• George Nixon Shuler

    Eeeh, I think the assertion Jesus Christ “established” the Catholic Church is at best fanciful rationalization for realpolitik games played by the Roman Emperor Constantine and his minions.

    I run into people who I call “Uber-Catholics” who think back in the Middle Ages when everybody had to be Catholic or else as something we need to get back to. In my view, that is a breaking of the Second Commandment viewing the RCC as a graven image. I don’t say that as a statement of anticatholicism; I’m only the second generation Methodist of Czech and German families who were Catholic. I was executor of my Great Aunt’s estate and coordinated her funeral with a wonderful young Czech-American priest from the rural Central Texas region where huge Catholic Churches dominate the prairie and oompah music, hot sausage, beer, and polkas on Sunday afternoon is their view of the good life. That’s fine but it’s not for everybody. There are no middle men or women between God and the…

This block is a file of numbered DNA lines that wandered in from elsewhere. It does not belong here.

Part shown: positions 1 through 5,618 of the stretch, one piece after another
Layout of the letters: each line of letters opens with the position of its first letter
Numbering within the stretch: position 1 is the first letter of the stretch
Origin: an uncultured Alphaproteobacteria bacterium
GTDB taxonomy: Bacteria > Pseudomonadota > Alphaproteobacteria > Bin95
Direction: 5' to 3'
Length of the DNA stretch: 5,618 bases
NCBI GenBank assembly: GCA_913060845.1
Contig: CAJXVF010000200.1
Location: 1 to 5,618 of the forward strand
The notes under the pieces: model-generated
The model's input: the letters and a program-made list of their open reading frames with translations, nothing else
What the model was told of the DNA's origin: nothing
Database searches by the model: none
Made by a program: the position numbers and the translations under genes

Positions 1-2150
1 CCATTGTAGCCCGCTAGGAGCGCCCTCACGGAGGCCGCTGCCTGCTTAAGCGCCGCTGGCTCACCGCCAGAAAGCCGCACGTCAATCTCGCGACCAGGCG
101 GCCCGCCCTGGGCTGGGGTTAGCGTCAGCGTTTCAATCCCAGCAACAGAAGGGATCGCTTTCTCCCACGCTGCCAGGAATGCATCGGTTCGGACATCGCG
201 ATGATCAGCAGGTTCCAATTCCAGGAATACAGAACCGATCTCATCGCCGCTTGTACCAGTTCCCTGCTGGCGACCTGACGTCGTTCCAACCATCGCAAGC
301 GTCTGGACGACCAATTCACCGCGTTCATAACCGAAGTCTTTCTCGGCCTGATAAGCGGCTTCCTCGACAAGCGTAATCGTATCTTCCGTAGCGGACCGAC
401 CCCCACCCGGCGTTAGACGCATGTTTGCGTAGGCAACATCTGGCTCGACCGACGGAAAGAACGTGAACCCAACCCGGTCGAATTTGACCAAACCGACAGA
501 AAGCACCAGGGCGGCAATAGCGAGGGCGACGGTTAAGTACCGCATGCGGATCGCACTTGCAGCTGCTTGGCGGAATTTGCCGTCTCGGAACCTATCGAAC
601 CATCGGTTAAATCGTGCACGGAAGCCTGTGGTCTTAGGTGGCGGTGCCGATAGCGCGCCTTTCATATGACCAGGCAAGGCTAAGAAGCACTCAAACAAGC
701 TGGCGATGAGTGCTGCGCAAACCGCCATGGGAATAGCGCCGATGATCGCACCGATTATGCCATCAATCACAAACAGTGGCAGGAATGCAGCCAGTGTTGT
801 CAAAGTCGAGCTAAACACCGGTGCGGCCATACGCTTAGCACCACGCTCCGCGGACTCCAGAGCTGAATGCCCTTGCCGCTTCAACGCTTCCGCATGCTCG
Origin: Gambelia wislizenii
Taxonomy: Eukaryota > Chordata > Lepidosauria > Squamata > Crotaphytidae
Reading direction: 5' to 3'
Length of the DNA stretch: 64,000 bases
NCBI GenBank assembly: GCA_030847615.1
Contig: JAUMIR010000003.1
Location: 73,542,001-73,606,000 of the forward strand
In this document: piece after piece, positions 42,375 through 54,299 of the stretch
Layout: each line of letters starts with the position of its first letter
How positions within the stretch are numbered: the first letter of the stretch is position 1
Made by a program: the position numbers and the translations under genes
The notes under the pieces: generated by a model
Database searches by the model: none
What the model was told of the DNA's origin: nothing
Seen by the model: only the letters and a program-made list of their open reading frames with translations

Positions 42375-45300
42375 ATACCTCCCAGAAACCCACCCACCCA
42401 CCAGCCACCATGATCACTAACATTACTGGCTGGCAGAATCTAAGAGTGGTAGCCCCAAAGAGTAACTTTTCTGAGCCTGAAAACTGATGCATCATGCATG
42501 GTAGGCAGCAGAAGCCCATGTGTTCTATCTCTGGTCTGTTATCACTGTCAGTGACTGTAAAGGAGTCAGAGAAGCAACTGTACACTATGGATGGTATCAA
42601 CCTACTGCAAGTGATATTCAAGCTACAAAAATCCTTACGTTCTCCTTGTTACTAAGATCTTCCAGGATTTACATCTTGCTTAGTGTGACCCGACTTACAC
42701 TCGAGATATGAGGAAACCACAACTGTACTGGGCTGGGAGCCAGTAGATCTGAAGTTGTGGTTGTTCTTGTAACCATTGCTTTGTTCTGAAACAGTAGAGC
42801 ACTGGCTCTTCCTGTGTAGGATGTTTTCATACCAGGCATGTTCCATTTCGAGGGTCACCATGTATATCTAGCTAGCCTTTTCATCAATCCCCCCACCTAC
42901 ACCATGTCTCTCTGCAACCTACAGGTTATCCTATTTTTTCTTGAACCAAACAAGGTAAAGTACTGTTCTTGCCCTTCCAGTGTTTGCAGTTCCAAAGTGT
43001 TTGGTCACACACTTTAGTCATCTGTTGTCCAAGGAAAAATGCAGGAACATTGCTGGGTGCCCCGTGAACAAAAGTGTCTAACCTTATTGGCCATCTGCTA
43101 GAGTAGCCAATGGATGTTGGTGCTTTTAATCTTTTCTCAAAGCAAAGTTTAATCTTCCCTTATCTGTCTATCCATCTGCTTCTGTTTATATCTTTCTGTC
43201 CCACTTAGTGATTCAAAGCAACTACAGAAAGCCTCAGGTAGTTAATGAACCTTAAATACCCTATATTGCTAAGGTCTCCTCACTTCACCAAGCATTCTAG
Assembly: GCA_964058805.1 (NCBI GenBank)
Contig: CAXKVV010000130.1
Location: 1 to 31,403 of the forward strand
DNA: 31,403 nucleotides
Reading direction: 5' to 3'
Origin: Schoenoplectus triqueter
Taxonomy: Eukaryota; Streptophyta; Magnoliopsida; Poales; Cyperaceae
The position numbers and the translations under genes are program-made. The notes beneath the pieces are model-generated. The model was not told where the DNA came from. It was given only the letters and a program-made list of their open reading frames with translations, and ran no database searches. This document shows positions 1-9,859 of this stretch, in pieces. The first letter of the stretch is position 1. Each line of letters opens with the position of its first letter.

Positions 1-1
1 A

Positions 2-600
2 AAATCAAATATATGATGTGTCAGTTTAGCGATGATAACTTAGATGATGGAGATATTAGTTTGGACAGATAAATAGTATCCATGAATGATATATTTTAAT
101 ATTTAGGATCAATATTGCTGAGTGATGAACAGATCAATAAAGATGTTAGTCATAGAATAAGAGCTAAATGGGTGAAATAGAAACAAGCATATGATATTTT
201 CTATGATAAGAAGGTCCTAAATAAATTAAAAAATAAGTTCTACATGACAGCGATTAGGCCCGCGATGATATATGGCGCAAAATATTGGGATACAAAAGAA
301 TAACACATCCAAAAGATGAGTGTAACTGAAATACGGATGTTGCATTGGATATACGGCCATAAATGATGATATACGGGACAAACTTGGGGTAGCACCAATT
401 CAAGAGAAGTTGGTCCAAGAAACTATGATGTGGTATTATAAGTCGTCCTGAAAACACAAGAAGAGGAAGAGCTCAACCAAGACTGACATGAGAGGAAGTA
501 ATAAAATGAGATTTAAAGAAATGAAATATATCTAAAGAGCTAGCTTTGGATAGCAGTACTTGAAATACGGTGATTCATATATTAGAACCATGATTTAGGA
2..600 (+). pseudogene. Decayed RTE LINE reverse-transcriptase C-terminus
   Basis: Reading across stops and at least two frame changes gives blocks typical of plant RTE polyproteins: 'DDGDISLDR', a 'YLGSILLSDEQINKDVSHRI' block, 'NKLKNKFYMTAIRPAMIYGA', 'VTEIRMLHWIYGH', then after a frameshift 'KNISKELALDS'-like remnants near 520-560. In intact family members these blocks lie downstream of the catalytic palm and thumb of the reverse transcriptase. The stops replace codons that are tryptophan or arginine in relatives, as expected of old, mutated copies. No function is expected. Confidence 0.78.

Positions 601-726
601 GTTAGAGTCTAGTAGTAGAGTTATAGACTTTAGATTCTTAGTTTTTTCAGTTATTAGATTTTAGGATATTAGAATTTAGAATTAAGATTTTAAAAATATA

• Jimmy Mac

    There are many people who the church has but God does not have; and there are many people who God has which the Church does not have

  • Bernardo

    The NT is not all myth. Rigorous historic testing results in ~20 % of the passages being historically authentic

  • Greg1

    Actually, they do not fail rigorous historical testing. The only issue is that the farther back you go, the less and less extant documents there are, but the ones we have are very clear, that the Early Church was Catholic. There really is no argument there. I like how the Seventh Day Adventists changed their tune time and again. First it was the Edict of Milan that was the supposed point where the Catholic Church went corrupt. Then when it was shown to them that the same Church existed right back to the turn of the Second Century, they decided that the Church was corrupted even before the death of the last Apostle John, in (AD 100). I hope you get the point. It is all silly. If Jeus renamed Simon,”Rock” in John 1:42, and then said he would build his Church upon the Peter the “Rock” (Matt 16:18-19), then just believe him. If Jesus promised that the Gates of Hell would not prevail against his Church, then just believe him. That implies until he returns. It’s not that hard to…